Consulting – Everybody’s Doing It, Should You?

00أخبارنا, اخر المقالات مارس, 16

By Marv Dumon

Management consultants solve problems. They are the hired guns brought in to assess the business operations of an organization looking for ways to improve efficiency and cut costs. They then bring these solutions to management – usually in PowerPoint form. Corporate managers, always sniffing around for new ways to unlock shareholder value, use consultants to improve the way a company does business. Read on to learn more about management consulting, what the job entails and how consulting might not be the shortcut to the executive suite that many assume it is. (For an overview of careers available in the world of business, see Finding Your Place In The Financial Industry.)

Types of Consultants
Consultants may be employed either internally within an organization, or externally through the offerings of a professional services firm.

  • External consultants must have a diverse set of skills. They never know what company they could be working for next, and so the deeper their range of experience, the better. Many of the large, recognized consulting firms provide best-in-class training to include methodologies, analytical techniques, change agent values, and presentation skills that give the consultant the critical problem solving skills and leadership traits necessary for upward career movement.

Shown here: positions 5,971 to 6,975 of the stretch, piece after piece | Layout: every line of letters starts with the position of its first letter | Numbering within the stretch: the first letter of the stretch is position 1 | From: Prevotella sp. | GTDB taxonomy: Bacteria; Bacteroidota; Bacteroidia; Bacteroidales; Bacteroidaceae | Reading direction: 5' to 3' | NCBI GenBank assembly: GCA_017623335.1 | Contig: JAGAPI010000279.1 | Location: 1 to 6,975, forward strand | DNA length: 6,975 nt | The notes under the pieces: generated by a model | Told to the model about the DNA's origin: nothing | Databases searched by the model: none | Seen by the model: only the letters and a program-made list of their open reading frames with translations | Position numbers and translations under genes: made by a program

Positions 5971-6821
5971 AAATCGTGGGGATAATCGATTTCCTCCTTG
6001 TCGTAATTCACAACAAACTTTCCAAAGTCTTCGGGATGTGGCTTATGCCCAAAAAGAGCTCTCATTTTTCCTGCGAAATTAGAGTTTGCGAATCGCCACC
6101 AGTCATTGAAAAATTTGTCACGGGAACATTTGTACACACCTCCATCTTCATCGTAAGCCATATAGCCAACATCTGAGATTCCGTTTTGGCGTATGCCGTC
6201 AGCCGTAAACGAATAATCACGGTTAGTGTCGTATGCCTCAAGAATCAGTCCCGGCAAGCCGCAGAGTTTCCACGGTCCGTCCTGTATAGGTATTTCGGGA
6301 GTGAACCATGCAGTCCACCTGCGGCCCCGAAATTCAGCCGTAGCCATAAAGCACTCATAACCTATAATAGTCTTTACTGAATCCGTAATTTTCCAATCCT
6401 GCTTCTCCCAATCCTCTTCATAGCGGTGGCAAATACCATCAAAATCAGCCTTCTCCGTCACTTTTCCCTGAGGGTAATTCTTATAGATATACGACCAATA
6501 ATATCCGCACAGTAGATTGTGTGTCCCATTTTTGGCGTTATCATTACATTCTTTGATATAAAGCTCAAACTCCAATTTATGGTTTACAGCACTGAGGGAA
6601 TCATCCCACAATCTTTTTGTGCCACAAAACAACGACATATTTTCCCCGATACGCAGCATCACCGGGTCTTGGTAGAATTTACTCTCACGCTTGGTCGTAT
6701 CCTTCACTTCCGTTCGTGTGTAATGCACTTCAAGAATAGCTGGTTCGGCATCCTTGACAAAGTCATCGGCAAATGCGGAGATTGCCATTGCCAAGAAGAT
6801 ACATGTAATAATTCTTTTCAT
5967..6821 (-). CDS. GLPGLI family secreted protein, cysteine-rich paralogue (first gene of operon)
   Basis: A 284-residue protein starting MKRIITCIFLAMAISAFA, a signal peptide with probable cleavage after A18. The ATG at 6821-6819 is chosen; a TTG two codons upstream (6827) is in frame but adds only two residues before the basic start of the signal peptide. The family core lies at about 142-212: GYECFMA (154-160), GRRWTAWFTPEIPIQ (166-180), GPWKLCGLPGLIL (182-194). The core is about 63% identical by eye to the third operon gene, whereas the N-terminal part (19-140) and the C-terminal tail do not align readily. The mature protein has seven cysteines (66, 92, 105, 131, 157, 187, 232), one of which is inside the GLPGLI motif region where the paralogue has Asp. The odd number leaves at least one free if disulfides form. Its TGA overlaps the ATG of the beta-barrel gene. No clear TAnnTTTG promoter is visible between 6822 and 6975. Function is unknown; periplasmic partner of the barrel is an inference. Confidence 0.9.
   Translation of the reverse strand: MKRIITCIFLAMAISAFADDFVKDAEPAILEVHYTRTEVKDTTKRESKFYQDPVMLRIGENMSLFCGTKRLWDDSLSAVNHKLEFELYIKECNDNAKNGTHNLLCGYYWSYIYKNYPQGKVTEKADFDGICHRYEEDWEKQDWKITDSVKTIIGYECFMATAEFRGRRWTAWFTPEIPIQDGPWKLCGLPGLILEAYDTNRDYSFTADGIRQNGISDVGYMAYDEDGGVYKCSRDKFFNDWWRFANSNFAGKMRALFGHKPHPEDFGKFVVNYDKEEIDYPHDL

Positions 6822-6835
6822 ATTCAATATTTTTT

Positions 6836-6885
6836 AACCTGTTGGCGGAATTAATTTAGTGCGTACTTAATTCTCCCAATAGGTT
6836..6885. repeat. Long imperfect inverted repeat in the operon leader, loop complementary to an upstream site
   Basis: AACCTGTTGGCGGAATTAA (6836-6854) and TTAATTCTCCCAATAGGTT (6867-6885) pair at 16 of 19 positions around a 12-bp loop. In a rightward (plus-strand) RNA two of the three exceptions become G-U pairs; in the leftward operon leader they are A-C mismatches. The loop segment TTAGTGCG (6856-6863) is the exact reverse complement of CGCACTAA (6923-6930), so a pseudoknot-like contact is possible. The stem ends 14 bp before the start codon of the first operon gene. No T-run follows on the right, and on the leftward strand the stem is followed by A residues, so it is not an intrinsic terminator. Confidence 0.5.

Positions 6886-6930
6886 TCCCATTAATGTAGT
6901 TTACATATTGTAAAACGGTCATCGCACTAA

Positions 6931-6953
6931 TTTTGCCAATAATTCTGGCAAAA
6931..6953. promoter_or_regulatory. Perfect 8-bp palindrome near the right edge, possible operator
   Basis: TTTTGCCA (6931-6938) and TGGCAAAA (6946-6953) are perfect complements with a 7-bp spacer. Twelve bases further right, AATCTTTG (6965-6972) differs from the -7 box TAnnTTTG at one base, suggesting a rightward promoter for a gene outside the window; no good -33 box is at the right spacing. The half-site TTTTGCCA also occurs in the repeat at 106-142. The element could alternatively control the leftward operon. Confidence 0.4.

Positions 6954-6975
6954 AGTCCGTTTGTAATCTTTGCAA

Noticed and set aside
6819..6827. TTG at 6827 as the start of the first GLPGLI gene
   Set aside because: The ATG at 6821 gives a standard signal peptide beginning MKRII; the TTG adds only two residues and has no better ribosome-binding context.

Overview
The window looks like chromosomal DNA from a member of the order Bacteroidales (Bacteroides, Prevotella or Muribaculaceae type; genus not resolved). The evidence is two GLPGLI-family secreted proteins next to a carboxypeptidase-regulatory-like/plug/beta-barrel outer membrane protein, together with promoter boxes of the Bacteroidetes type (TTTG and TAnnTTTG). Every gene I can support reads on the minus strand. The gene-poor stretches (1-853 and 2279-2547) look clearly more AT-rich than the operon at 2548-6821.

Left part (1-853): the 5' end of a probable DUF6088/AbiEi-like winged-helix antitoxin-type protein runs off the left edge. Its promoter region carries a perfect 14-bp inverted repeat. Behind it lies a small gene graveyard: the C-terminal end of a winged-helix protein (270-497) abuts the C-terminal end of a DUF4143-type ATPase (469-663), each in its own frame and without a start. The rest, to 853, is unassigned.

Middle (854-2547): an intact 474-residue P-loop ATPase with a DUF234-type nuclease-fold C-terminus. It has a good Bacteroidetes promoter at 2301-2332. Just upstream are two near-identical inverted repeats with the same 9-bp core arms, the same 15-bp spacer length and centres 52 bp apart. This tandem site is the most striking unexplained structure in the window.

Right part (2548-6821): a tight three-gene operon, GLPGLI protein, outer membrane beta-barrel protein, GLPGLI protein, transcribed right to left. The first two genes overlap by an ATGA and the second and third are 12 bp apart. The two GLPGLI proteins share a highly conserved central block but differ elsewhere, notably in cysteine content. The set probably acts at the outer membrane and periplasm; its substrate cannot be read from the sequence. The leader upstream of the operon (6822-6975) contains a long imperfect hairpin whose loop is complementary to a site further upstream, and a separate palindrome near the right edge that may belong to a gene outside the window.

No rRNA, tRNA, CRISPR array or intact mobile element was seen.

• Internal consultants, however, are more inclined to develop deep and expert knowledge of their particular industry, and have more intimate knowledge and insight into how a particular company runs. They also have a historical perspective on the business, allowing them to quickly identify and cut through the internal politics often associated with organizational change.

To read more visit:

http://www.investopedia.com/articles/financialcareers/08/management-consulting.asp?header_alt=a

Can Management Consulting Help Small Firms Grow?

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By Annie Duflo & Dean Karlan Summer 2012

Should we assume that small enterprises in developing countries are lacking in business skills—and that guidance and training will improve these businesses? Economic theory says that firms do as much as possible to maximize profits—including paying for advice from management consultants. In developing countries, interventions ranging from quick lectures during microcredit meetings to extended engagements with international consulting firms aim to improve management practices. These interventions presume that the existing management must be missing something. And whenever there is a ton of activity, questionable data, and competing theories, researchers often try to fill the knowledge gap. We want to know: What is all this interventionist effort for? Can mere advice really help these enterprises run better, earn more money, and create more jobs—and, if so, why?

To read more visit:

http://ssir.org/articles/entry/can_management_consulting_help_small_firms_grow

Where the Growth Is in Management Consulting

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By Ira Sager June 13, 2013


Good news for U.S. management consultants: An overwhelming percentage of clients plan to keep hiring them.